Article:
Fleck had to replace Kirk Ciarrocca, who left Minnesota for Penn State a week ago, and Simon came through.
Meanwhile, Nick Saban's Tide had a disappointing season that included a porous, young defense and an unfortunate injury to Heisman Trophy-hopeful quarterback Tua Tagovailoa. But Mac Jones had a brilliant bowl game as he auditioned for a starting gig that would become available if Tagovailoa leaves for the NFL, going 16-of-25 for 327 yards and three touchdowns.
It was a tale of two divergent days for the Iron Bowl rivals, but that's status quo for their bowl history.
What to Watch for
College football is almost over, and just one marquee game remains. We've all got to wait nearly two weeks until Jan. 13's National Championship between top-ranked LSU and No. 3 seed Clemson from the Mercedes-Benz Superdome in New Orleans.
Until then, there's a little bit to whet our appetites but not much in the way of substance.
The two best remaining games including Power 5 opponents happen Thursday when Boston College enters life without fired head coach Steve Addazio by taking on Luke Fickell's Cincinnati Bearcats in the Birmingham Bowl at 3 p.m. ET.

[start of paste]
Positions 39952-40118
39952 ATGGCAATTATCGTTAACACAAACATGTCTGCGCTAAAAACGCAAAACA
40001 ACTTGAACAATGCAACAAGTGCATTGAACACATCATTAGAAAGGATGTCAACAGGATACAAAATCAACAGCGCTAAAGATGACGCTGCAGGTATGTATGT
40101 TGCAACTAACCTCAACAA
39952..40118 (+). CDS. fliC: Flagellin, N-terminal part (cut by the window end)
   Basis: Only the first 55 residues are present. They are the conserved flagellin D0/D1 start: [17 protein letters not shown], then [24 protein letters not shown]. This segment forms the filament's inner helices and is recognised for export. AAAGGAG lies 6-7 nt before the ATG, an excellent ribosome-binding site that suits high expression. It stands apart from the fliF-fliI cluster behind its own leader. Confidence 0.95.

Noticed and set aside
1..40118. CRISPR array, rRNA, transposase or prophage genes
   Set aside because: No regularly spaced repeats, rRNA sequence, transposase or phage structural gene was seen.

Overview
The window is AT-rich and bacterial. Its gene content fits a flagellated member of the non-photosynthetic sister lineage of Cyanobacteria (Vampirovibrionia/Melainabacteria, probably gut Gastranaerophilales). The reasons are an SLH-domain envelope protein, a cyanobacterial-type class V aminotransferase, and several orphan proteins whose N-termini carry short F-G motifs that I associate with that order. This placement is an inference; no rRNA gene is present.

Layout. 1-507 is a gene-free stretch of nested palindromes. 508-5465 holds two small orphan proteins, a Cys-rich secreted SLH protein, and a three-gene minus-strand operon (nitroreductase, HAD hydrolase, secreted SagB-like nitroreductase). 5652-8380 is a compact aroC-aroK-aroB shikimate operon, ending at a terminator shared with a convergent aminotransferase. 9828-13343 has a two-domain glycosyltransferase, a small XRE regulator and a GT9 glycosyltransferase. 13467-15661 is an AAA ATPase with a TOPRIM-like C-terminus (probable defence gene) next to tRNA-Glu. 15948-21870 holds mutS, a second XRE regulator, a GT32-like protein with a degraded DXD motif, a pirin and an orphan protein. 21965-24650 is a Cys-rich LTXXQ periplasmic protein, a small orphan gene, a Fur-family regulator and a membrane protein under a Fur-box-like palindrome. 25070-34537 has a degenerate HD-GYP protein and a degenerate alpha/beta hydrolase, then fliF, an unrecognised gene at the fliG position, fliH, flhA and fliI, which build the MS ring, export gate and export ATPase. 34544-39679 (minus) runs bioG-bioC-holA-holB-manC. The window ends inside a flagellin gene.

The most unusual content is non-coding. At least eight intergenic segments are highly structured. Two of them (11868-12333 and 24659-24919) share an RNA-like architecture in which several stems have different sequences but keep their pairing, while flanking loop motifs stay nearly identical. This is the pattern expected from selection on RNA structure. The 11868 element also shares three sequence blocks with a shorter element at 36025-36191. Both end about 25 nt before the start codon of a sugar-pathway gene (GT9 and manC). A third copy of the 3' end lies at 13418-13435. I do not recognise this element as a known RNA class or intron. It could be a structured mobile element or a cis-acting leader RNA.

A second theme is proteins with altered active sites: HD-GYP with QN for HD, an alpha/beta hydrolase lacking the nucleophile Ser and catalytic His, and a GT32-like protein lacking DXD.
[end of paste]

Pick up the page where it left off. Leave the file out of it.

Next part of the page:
The Bearcats were close to winning the AAC title but lost two close games to Memphis during two consecutive weekends.
The 7 p.m. nightcap features a Tennessee team that stormed all the way back from a 1-4 start to go 7-5, turning around both its season and the excitement of the Jeremy Pruitt era. In the Gator Bowl, the Vols will take on upstart Indiana, which was probably the biggest surprise in the Big Ten.
Other games afterward include Nevada-Ohio on Friday in the Famous Idaho Potato Bowl, Southern Mississippi-Tulane on Saturday in the Armed Forces Bowl and Louisiana-Miami (Ohio) on Monday, Jan. 6 in the LendingTree Bowl.
Of course, we'll probably watch because we're college football fanatics, but all of it is just to tide us over for the main course on Jan. 13 when Joe Burrow leads LSU's record-setting offense against Trevor Lawrence, Travis Etienne and a Clemson team trying to repeat as national champions.
It'll be a tilt between two undefeated programs that have looked better and better as the season has progressed. We're into the home stretch now, and it's going to be interesting to see what college football has in store for us in its grand finale.